FAQ

Cabinetry Care

Easy Top Cabinets are constructed of quality materials and finished with superior coatings. They have undergone rigorous testing prior to shipping. This is your assurance that Easy Top Cabinets will maintain their attractive finish and structural soundness throughout years of normal everyday use.
As with any product constructed of wood, a few moments of care and a little common sense can go a long way in keeping your new cabinets looking their best. Here are a few simple suggestions to make your cabinet care easier.

1. Suggestions

As with any product constructed of wood, a few moments of care and a little common sense can go a long way in keeping your new cabinets looking their best. Here are a few simple suggestions to make your cabinet care easier.
1). Clean cabinets as needed with a mild detergent or with soap and water (use sparingly) and dry well using a lint-free cloth for both washing and drying.
2). Wipe up spills, splatters and water spots as they occur, keeping cabinets and countertop surfaces dry.
3). Excess moisture can damage any cabinet finish. Give special attention to areas near the sink, range, dishwasher, oven and baseboards are most susceptible. Keep these surfaces dry.
4). Use cleaners and polishes designed for wood cabinets and clean all surfaces as needed.
5). Do not use abrasive cleaners, scouring pads or powdered cleaners. These materials may penetrate the cabinet finish allowing moisture to enter and cause deterioration.
6). Do not use aerosol sprays containing silicones or paste waxes.
7). Avoid draping damp cloths or dish towels over cabinet doors. Over time, this moisture could cause permanent water damages.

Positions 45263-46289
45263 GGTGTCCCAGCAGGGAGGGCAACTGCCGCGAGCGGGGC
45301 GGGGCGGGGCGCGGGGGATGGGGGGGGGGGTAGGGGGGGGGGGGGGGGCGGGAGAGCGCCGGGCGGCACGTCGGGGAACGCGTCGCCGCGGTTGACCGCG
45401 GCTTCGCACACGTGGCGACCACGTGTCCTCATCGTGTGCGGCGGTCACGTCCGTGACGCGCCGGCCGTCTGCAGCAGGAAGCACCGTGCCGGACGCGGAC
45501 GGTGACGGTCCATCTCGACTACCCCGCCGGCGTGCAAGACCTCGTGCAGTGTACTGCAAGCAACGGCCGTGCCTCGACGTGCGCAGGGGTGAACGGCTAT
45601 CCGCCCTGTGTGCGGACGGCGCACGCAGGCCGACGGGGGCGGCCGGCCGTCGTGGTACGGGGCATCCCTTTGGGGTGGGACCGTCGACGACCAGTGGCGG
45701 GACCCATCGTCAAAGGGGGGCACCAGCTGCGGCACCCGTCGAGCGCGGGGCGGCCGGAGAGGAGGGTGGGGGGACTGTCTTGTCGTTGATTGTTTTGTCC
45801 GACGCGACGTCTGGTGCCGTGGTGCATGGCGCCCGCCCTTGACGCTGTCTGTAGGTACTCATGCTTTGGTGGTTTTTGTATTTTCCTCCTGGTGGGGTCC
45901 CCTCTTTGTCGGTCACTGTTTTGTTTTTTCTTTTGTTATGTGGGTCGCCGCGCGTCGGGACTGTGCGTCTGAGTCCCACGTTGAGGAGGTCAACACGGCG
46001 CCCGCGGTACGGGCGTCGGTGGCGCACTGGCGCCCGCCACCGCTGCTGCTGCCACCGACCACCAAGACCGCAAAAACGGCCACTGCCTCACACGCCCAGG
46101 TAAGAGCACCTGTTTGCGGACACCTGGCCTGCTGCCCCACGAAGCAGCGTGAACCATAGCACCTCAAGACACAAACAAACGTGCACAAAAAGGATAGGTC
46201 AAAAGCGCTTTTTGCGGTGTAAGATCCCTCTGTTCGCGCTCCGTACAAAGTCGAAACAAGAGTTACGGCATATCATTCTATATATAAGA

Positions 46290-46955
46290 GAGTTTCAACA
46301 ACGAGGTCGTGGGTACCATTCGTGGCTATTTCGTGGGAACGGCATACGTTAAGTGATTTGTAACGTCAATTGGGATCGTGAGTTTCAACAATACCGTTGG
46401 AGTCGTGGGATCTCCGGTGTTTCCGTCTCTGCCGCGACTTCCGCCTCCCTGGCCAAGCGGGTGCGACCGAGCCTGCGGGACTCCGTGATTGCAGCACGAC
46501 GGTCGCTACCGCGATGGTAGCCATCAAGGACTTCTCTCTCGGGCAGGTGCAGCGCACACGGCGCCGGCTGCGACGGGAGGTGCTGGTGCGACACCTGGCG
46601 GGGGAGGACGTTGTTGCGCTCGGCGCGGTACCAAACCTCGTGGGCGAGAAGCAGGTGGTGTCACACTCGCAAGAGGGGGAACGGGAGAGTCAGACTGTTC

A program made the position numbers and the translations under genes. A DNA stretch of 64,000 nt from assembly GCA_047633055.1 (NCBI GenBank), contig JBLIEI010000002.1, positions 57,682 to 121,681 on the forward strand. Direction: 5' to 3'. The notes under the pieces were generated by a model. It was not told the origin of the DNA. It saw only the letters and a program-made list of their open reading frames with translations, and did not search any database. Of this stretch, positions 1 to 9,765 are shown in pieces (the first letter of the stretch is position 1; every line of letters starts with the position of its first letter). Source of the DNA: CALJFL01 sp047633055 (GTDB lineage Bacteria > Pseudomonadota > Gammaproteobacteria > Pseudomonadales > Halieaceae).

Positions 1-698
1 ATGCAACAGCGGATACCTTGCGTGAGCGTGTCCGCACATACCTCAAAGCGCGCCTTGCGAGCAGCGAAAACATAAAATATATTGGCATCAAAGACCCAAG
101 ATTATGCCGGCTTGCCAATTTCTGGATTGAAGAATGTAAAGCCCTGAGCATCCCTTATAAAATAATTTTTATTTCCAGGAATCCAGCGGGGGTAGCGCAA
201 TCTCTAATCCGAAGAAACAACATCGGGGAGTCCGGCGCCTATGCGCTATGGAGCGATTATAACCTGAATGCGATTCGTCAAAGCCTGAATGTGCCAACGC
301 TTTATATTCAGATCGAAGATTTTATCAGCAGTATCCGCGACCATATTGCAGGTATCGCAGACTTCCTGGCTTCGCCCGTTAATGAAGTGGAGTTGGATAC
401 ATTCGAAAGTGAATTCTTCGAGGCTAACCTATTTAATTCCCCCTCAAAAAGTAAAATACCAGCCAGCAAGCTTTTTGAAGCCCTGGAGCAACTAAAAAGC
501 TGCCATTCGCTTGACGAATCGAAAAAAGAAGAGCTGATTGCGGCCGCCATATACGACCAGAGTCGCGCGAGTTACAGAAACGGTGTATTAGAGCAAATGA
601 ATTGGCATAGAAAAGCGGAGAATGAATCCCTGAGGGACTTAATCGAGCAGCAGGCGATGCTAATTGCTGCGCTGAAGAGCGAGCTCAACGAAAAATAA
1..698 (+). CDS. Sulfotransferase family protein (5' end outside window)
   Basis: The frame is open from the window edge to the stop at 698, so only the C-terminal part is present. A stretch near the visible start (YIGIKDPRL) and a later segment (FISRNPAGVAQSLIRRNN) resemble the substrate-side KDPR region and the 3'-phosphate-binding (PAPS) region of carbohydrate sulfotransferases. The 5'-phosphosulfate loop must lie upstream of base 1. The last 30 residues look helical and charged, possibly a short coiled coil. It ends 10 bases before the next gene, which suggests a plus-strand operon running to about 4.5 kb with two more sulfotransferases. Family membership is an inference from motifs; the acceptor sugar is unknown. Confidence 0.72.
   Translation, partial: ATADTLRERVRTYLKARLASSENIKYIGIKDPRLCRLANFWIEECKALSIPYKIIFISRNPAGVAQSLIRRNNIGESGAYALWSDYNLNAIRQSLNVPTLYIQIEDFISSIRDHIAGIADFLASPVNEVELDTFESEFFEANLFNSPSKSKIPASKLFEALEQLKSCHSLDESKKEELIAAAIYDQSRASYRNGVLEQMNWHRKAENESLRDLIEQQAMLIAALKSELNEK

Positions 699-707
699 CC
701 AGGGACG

8). Avoid using cleansers that contain bleach, ammonia, or abrasives. These cleaners can damage your cabinet’s finish.
9). Do not use a dish cloth for cleaning. It could contain remnants of grease or detergents.
10). Do not allow oven cleaners or other caustic cleaners to touch the cabinets.
11). Follow instructions carefully for self-cleaning ovens and other kitchen appliances around cabinets.
12). Waxing is not necessary, but you may apply any furniture polish or lemon oil recommended for fine furniture, if desired. Be sure to wipe off excess to avoid build-up.

2. Remedies For Common Kitchen Accidents

Most problems can be prevented by wiping up any spills as soon as they occur. When removing a spot, begin at the outer edge and work toward the middle to prevent the spot from spreading.

1). Food Spots/Water Spots
Clean cabinets as needed with a mild detergent or with soap and water (use sparingly) and dry well using a lint-free cloth for both washing and drying. Use cleaners and polishes designed for wood cabinets and clean all surfaces as needed.

2). Greasy Spots
Rub grease, lipstick, crayon or oil with a damp cloth. Use cleaners and polishes designed for wood cabinets and clean all surfaces as needed.

3). Chewing Gum/Candle Wax
Apply a plastic bag filled with ice on top of the deposit until it is brittle enough to crumble off. Use cleaners and polishes designed for wood cabinets and clean all surfaces as needed.

4). Nicks/Dents
Most nicks and dents can be repaired with Putty Stick.

5). Scratches/Cigarette Burns
Most common scratches or burns can be repaired with an Cabinetry Care Kit. Rub the area with fine sandpaper until you have removed the scratch or burn. Re-stain with Cabinets color matched Touch-up Stain and apply a light coat of Cabinets Clear Sealer Finish. Use cleaners and polishes designed for wood cabinets and clean all surfaces as needed.

3. Basic kitchen cabinet maintenance

Moisture, dusts, and crawling creatures can penetrate your cabinets any time if the drawers and doors are not closed properly. Ensure that all the doors and drawers are fully closed to maintain what’s inside. Doors or drawers that do not close fully should be repaired.

Granite Counter Top Care

Tips

  1. As a rule, a granite sealer should be applied to all natural stones.
  2. Do: Blot up spills immediately.
    Acidic substances like wine, coffee, fruit juices, tomato sauce and sodas can etch the polish or stain the surface. Cooking oils may also leave a stain if not wiped up.
  3. Do: Clean surfaces using a sponge or soft cloth.